TCS: Counterinsurgency and the American Way of War

My latest piece, “Counterinsurgency and the American Way of War,” is up at Tech Central Station.

The conclusion:

The problem in Vietnam and Iraq is not so much that the U.S. military is bad at counterinsurgency but that insurgencies are incredibly hard to defeat. Whereas a conventional force fights in the open and can be taken on directly, an insurgency fights piecemeal and hides among the civilian population. This puts the counterinsurgency force — especially a foreign power — at a great disadvantage. On the one hand, they can go in full force to kill insurgents and almost certainly kill innocents, alienating the local population whose support is desperately needed. On the other, being too patient allows the insurgents to continue their reign of terror, not only killing friendly soldiers but also creating the impression that the host government and/or its foreign backers cannot keep order.

A professional military can defeat an insurgency despite these obstacles but, unfortunately, they can not do it quickly. In a society that demands fast results, that time is usually not a luxury the military has. This is even more true in an age of 24/7 television and the constant clamoring of pundits on the tube, talk radio, and blogs. Add to that an increasingly hostile partisan atmosphere and a never-ending campaign cycle, which means that politics no longer end at the water’s edge, the pressure is even stronger.

The bottom line is that the United States military is pretty good at counterinsurgency. The American public, however, is not.

More at the link.

FILED UNDER: Blogosphere, Iraq War, Military Affairs, Published Elsewhere, , , , , , ,
James Joyner
About James Joyner
James Joyner is Professor and Department Head of Security Studies at Marine Corps University's Command and Staff College. He's a former Army officer and Desert Storm veteran. Views expressed here are his own. Follow James on Twitter @DrJJoyner.


  1. Mike says:

    I agree; perhaps politicians shouldn’t promise quick results (“greeted as liberators”, etc…) and then be surprised when people are disappointed.

  2. odograph says:

    I’ve only quicly scanned the full article, but I agree with about half the conclusion.

    Before I tackle my half-disagreement, I’ll name a couple other obvious difficulties: the whole “suicide” bomber effect really cuts into the effectiveness of “stop or I’ll shoot.”
    And, referencing back to threads about capital punishments, if extremists consider executions to make martyrs (with heavenly rewards), it cuts into the cuts into the effectiveness of that “deterrent.”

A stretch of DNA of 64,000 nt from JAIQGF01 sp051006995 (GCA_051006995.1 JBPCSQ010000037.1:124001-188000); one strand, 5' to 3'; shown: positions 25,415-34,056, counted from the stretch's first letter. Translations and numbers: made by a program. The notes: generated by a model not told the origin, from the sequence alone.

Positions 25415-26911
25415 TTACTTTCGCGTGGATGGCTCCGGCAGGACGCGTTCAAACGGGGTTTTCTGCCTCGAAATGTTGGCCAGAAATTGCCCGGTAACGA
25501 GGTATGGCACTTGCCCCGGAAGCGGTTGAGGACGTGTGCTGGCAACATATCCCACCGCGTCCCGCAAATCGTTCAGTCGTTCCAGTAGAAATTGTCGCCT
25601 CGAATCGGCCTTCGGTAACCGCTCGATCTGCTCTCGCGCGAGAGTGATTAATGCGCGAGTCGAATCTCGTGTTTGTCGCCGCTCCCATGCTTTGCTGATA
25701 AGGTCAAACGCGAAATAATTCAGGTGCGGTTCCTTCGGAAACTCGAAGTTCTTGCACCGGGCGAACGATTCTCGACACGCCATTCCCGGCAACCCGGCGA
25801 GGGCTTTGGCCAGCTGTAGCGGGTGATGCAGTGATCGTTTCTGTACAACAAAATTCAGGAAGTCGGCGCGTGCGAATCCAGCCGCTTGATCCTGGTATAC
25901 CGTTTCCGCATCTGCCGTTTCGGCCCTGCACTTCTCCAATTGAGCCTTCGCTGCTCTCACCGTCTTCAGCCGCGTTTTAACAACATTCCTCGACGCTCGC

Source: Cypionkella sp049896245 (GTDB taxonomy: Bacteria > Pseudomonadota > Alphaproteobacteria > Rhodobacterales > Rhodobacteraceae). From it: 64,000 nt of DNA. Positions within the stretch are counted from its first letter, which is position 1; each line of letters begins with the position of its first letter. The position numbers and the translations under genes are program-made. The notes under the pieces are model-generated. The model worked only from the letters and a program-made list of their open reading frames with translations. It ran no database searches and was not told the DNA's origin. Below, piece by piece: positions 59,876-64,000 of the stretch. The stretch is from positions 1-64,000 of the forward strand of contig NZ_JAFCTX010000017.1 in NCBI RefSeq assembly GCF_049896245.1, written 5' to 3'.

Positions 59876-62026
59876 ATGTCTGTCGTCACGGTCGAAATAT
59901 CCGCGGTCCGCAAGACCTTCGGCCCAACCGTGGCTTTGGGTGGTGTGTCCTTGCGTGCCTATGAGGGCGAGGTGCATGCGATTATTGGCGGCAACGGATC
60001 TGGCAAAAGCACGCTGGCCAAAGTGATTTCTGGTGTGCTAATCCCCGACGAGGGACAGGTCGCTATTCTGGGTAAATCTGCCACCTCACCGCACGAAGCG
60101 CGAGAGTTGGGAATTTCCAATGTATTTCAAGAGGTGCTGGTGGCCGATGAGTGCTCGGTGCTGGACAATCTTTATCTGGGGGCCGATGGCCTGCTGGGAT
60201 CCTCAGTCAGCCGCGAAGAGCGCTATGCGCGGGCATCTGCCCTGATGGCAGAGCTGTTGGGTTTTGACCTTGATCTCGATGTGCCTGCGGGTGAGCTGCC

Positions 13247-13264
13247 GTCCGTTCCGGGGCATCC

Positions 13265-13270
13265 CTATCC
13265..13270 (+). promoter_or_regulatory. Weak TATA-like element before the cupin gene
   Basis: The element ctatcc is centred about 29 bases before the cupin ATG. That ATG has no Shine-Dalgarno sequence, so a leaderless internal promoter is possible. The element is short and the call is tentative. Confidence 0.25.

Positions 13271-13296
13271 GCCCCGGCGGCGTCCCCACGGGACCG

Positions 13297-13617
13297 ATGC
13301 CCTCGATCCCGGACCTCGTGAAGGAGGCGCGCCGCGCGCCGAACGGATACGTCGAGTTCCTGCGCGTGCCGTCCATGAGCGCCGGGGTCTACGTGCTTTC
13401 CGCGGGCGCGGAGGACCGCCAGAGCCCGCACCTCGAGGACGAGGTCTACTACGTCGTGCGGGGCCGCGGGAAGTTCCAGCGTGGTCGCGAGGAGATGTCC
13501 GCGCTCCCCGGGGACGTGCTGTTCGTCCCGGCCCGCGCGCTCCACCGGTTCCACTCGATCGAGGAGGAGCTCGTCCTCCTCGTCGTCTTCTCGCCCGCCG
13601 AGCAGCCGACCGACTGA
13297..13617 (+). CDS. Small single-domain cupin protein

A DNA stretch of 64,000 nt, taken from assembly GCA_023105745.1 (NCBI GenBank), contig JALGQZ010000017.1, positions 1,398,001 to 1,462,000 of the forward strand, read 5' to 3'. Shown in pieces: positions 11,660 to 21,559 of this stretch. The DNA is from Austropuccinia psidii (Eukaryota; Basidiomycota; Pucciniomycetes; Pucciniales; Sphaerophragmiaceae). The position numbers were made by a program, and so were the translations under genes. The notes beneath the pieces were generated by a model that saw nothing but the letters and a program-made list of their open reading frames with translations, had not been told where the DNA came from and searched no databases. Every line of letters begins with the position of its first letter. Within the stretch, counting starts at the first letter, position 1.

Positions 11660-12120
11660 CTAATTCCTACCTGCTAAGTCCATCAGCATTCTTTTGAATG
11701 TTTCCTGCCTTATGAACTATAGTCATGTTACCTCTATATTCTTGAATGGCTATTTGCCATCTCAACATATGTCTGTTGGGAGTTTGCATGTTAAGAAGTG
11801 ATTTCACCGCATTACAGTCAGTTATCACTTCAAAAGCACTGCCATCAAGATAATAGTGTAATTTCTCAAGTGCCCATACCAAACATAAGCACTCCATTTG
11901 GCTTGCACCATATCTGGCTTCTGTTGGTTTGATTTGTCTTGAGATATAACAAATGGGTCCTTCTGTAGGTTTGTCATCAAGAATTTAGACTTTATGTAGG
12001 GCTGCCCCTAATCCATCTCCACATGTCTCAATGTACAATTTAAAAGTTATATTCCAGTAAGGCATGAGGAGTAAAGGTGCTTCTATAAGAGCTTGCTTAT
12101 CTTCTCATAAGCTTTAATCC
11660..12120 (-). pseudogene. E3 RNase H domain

But the missing piece in the conclusion is that the critical factor in defeating an insurgency is the social structure in the target country – not here.

    You need two things for success, a military to fight the insurgents (we’ve got that), and a cohesive “majority government” to emerge out of the conflict.

    Isn’t the lack of a cohesive majority the real problem here?

  3. James Joyner says:

    Odo: It’s certainly part of the problem but the insurgency and terrorist activity are undermining that effort.

    Still, in the grand scheme of things, the current constitution has pretty strong support among Shia and Kurds and there’s growing acceptance on part of the Sunnis. Security is more an issue than cohesiveness.

  4. odograph says:


    The training of Iraqi security forces has suffered a big “setback” in the last six months, with the army and other forces being increasingly used to settle scores and make other political gains, Iraqi Vice President Ghazi al-Yawer said Monday.

    The guy doesn’t want us to leave, but things like this make it hard to picture who we are protecting, as well as who we are fighting.

    If you fight back after your village is attaced by government security forces, are you a terrorist?

    more here:

  5. odograph says:


    You are driving along when you feel a tire going flat. You keep driving. Your wife says “aren’t you going to pull over and fix it.” You say, “nobody ever talks about the good news. we still have three full tires.”